Tom English: ‘Every time Kenny Dalglish does an interview he looks a year older and is even more truculent’
YOU wonder why Andy Carroll bothered. The other day the Liverpool striker said that, if he was to score against his old club Newcastle in their Premiership contest tomorrow, he wouldn’t celebrate it out of respect for the fans who used to cheer his name.
In the interests of clarity we should point out that he was referring to Newcastle fans as opposed to Liverpool fans, who also stopped cheering his name some time ago.
Coming from a man who has scored one league goal since October his comments were a little on the redundant side. There can’t be many Liverpool fans who expect Carroll to score. There can’t be many Liverpool fans who expect Liverpool to win, either. This is the way of it for the Anfield side these days. They are in this kind of footballing purgatory, not knowing whether they are coming or going as a force.
Any analysis of Kenny Dalglish’s reign has to factor in the club’s recent victory in the Carling Cup and their march to the semi-finals of the FA Cup. They have silverware. And they might get more. Along the way in these competitions they have removed some stellar opposition. Chelsea were beaten at the Bridge, Manchester City were beaten in their own backyard, Manchester United were removed at Anfield. But, even still, there is a dissatisfaction about it all when set alongside their travails in the league. It was best summarised by Alan Hansen who acknowledged the Carling Cup win but then screwed up his face in horror at the notion that Liverpool were now reduced to the ranks of a “Cup side”.
They haven’t won a league in 22 years, so a “Cup side” is exactly what they are whether Hansen wants to accept it or not.
Last season they finished 22 points behind the champions. The season before it was 23 points. Before the weekend’s games they stood 31 points behind Manchester United at the top. Dalglish was supposed to change all that, of course. JW Henry, the club’s new owner, has given him the financial wherewithal to launch a sustained challenge, for the Champions League, if not for the title. On that front, Dalglish has been a real disappointment.
Dalglish himself still has the faith, but have you seen him on television lately? He looks a year older every time he does an interview. A year older and altogether more truculent. He takes questions about Liverpool’s dodgy form in the Premiership as if they are a personal attack rather than a legitimate query. Before this weekend’s round of fixtures, his team lay seventh in the league, eight points behind Newcastle and 13 points outside of a Champions League spot.
But their real place in the scheme of things can’t be judged by looking up the table but rather by looking down.
At the start of play yesterday, Liverpool were only two points ahead of Sunderland and Everton and only three points clear of Swansea and Norwich.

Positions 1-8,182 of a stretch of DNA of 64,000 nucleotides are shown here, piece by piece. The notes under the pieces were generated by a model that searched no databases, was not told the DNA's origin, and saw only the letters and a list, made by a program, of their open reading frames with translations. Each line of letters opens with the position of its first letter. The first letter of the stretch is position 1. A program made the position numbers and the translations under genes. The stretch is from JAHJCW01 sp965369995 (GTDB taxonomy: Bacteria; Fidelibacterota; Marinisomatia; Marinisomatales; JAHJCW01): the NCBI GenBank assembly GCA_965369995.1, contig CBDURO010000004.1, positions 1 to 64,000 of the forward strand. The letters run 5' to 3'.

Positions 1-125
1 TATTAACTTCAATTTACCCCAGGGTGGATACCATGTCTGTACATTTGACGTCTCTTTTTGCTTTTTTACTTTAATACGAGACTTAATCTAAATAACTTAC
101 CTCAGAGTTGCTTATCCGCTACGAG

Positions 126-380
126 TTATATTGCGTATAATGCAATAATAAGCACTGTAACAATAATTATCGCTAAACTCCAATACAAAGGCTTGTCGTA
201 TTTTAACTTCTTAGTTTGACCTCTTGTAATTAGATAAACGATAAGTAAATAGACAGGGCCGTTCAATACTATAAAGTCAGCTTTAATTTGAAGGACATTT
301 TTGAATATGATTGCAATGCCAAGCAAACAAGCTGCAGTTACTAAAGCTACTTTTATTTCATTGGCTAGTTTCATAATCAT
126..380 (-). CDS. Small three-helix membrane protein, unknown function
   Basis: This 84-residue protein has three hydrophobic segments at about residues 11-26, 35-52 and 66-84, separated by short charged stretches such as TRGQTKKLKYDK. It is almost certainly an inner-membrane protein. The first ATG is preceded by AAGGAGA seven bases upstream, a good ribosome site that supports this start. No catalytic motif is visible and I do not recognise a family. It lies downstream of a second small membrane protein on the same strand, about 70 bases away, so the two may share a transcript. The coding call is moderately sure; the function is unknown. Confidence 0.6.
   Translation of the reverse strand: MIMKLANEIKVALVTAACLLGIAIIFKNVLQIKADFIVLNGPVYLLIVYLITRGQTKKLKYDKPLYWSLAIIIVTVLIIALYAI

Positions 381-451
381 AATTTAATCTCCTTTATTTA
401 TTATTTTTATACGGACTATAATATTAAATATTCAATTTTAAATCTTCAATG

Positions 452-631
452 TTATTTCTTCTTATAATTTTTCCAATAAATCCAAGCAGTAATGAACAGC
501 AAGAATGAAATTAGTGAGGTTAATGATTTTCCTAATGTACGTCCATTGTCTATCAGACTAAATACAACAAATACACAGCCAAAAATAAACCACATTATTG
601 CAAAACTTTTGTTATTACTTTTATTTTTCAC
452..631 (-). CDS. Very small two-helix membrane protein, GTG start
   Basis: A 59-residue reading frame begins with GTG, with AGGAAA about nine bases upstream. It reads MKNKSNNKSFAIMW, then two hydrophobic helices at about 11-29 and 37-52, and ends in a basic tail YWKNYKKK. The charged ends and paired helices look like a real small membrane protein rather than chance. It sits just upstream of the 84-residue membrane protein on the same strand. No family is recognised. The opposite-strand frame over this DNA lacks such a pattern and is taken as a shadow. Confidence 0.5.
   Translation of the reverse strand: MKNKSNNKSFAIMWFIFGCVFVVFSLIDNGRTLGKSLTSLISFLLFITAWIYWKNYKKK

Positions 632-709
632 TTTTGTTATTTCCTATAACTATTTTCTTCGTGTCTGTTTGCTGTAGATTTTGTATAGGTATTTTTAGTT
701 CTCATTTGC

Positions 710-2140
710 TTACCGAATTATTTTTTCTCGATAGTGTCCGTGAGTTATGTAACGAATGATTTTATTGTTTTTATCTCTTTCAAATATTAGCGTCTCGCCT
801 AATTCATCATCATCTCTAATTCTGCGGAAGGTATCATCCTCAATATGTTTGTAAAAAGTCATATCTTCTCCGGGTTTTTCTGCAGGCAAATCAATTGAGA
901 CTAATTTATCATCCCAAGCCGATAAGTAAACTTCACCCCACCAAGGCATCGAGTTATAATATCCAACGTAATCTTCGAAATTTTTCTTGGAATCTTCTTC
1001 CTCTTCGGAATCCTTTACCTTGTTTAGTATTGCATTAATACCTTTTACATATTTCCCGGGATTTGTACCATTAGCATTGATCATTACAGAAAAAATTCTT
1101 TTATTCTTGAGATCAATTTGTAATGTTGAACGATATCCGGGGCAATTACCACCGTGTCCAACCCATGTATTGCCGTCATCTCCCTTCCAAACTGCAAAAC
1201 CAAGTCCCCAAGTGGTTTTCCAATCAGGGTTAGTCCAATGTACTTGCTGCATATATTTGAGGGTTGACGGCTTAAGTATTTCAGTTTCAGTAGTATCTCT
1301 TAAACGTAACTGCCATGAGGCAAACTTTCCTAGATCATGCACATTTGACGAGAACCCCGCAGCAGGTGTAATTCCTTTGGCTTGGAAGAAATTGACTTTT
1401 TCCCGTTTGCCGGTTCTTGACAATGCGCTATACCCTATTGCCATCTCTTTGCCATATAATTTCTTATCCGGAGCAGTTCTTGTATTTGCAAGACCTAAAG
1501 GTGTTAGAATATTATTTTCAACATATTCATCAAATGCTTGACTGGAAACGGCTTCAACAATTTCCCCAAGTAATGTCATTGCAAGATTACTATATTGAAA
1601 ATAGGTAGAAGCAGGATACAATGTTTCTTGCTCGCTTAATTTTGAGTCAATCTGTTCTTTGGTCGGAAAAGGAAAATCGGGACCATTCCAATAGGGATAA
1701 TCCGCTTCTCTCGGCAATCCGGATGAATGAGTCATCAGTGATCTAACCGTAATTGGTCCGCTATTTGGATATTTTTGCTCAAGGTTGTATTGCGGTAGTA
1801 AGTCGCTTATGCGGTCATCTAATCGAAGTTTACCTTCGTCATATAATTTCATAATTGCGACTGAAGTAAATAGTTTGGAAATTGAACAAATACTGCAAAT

Dalglish has spent well over £100 million since he returned to Anfield and his team have won only five out of 15 league games at home and only six away from home, also from 15. Of his lavish purchases only Luis Suarez and Jose Enrique could be deemed successes.
If the phone-in shows on Radio 5 Live are anything to go by, Liverpool fans are fast losing confidence in Dalglish.
It pains them to admit it, of course. The man is, and always will be, a legend at Anfield, but they’re asking questions now.
Some of them are thinking it might be a good idea if he was to step gracefully aside in the summer. Nobody wants to see him sacked.
When they lost at home to Wigan last Saturday – following their wretched capitulation at QPR earlier that week – one of his fans almost wept as he catalogued Dalglish’s shortcomings, not least his activity in the transfer market. Carroll, pictured, Stewart Downing and Jordan Henderson were also considered monumentally expensive failures and there was a cutting put-down of Charlie Adam’s worth. “He’s a Championship player!” Very harsh, but it’s fair to say that Adam hasn’t done himself many favours lately.
Those with an unshakeable belief in Dalglish will argue that his is a new team that needs time, a team that has had to contend with life without their leader, Steven Gerrard, for chunks of the season, a team that will eventually come good.
Sure, there were those back-to-back losses against Wigan and QPR and the earlier league defeat to Bolton and the draws with Norwich and Swansea, Wigan and Blackburn but inconsistency, the faithful will say, is all part of a rebuilding process.
But at what point does their faith become a blind loyalty?
Looking at Liverpool’s position in the table, devoid of Champions League hope, you might think that the only thing they have left to play for this season is the FA Cup. Not true. As well as a second cup to win, they have their manager’s reputation to bolster. It could be argued that Dalglish needs an excellent finale to the Premiership season every bit as much, if not more, than he needs another trophy at Wembley.
He needs to calm the doubters who are looking at his team and wondering if the King still has it anymore.
Liverpool have eight games left and 24 points available to them. In order to beat last year’s points total they are going to have to win six of those remaining eight games. In order to better their tally from 2009-10 they’re going to have win all eight.
Even winning eight out of eight wouldn’t top their totals from the four seasons before that. In fact, give Dalglish 24 points from his remaining 24 and he’s still 20 points shy of the number Liverpool posted in 2009.
These are difficult days for Dalglish. All you have to do is look at his face to realise it.
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